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Must Reads For Writers

Must Reads for Writers, or anyone who wants to write well enough to call themselves a “writer.”

So I’ve been getting a LOT of questions lately on what books I’d recommend for developing the creative habit, and specifically the writing habit. This evening, I perused my very long book shelf – there’s a lot of Aristotle and Plato there, you guys – and asked myself what books and texts were the most meaningful and impactful to my development as a writer and artist.

Here they are —

The Prophet, Kahlil Gibran

Why? Being a good writer is about more than putting together delicious sentences. It’s about having the power to access emotion. Doing so requires that you truly “get” the human condition. Gibran breaks it all down with his inspirational, philosophical poetry – all organized by topic. It’s a beautiful read that will make you reflect on what you believe, and what you believe matters to your target clientele. #necessary

The Alchemist, Paolo Coelho

Why? You won’t find a modern narrative with a more perfect structure than The Alchemist. This is worth reading before, and then again after you read more about narrative structure and how it all works (more books on those below!). The first time, you won’t see the story machine working its magic, much like when you watch a great film and it whisks you away to a totally new world. But the second time, you’ll be amazed at the power of a perfectly told story.

Letters to a Young Poet, Rainer Maria Rilke


Why? You don’t choose writing, writing chooses you. Being an artist and a writer takes a level of selfishness that is hard to defend. Rilke does so gorgeously as he explores the nature of writing, and the meaning of love in all of it. These books are not ranked in any particular order, but this is by far my #1.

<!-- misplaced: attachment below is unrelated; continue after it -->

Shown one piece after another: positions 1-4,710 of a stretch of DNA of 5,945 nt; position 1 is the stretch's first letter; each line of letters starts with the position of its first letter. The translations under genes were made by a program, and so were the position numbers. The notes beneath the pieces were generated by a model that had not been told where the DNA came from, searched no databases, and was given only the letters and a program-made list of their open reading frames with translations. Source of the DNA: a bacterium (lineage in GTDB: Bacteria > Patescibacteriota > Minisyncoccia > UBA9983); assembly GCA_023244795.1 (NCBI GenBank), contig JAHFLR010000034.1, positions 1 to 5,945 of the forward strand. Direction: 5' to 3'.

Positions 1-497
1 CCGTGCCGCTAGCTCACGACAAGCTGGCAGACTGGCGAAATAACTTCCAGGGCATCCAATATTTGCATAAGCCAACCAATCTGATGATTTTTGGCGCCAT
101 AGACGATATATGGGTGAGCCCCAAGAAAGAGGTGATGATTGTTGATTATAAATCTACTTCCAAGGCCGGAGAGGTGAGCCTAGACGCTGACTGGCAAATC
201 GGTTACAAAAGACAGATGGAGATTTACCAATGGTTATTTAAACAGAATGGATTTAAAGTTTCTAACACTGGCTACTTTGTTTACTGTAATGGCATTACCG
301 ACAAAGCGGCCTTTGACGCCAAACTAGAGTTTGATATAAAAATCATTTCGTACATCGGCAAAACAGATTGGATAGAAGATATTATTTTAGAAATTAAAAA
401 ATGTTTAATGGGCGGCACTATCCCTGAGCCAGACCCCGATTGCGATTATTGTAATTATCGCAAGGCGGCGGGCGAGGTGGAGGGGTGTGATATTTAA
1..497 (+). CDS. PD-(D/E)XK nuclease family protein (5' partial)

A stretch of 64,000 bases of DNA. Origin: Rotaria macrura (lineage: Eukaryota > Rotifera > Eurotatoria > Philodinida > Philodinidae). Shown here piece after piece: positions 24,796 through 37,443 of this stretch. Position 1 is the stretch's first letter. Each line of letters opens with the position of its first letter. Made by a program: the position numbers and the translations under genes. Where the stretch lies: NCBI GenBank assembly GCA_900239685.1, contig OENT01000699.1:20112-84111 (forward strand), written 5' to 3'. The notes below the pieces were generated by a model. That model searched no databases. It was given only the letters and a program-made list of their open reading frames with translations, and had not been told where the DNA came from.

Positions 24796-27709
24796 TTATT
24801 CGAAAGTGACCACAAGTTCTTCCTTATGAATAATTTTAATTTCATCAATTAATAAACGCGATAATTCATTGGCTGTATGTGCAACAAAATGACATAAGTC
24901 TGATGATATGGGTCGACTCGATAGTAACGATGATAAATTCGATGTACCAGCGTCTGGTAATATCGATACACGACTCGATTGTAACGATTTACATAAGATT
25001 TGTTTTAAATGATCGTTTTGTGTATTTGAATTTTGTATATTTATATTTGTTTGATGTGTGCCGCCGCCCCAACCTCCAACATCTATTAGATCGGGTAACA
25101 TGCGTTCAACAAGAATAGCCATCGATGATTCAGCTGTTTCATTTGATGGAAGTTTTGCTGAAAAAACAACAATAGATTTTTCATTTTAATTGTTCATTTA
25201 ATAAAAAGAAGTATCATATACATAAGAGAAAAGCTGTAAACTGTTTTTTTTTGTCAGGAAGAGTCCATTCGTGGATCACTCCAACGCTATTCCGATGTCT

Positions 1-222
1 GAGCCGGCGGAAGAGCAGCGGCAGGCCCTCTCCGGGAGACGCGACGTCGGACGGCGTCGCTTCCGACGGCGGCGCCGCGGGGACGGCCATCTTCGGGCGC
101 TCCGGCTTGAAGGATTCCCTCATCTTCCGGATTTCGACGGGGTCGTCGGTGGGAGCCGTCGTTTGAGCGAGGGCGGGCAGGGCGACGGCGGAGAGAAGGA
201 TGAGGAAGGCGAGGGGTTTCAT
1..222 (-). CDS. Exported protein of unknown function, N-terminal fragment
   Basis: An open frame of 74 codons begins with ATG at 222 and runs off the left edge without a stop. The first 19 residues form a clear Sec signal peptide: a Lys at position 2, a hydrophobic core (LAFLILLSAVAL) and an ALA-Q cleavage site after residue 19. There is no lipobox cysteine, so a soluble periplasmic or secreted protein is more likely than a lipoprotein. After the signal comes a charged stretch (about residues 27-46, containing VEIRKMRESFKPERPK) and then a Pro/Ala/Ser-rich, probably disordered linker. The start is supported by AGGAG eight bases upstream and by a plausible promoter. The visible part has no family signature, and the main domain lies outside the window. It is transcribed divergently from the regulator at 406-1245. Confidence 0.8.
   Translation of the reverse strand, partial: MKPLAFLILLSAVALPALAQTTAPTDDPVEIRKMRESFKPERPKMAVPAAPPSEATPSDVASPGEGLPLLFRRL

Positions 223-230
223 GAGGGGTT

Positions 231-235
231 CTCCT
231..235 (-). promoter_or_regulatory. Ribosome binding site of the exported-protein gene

The Artist’s Way, Julia Cameron


Why? This is the bible of creativity as far as I’m concerned. Before there were creativity coaches there was Julia Cameron and The Artist’s Way – walking you week by week through your blocks, explaining why certain people cockblock your flow, and making you commit to your inner artist. Doing the Artist’s Way is like opening a portal to your soul – and connecting with that is the best way to start understanding your client. (Hint: They have a soul with some intense desires too!)

The War of Art, Steven Pressfield

Why? Steven Pressfield takes a more masculine approach to the lifestyle of writing, and it’s one I wholeheartedly agree with. In short, he says “show up and do the work.” But beyond that, he breaks down writer’s block by demystifying it, using the term “Resistance,” and teaching you how it works. A must-read if you want to master your ability to write on demand.

The Hero With A Thousand Faces, Joseph Campbell


Why? This is the quintessential book on narrative structure, and what myth and modern psychology have to do with one another. Ready to blow your own mind by learning how STORY taps into our psychology in a totally timeless way? Joseph Campbell is the ticket, and these rules also apply to sales copy.

The Writer’s Journey, Christopher Vogler

Why? If Joseph Campbell is a little too much or too academic for you, Christopher Vogler is here to help! With this book, he’s taken all those teachings, and broken them all down to make them more applicable. Storytelling treat for you! Think of this as Joseph Campbell Cliff Notes on steroids. Plus, he adds his own special spin with more on simply being a writer.

Aristotle’s Poetics

Why? It’s a classic. If you don’t understand catharsis, you don’t understand how stories and writing can create emotional responses. Don’t worry. You won’t get tested on this.

How to Win Friends and Influence People, Dale Carnegie


Why? Let’s be real. You need to win and influence your readers to close sales! Taking these basic, solid, timeless principles and applying them to your copy is a must-do.

Escape from Freedom, Erich Fromm

Why? Understanding human psychology and sociology is necessary for sales. This is one of my favorite books on the topic of freedom. As more and more programs and products sell the idea of “freedom,” I think it’s becoming even more necessary to learn how humans have avoided freedom at all costs throughout history. This will give you a shit ton to work with when you’re looking for sales motivators.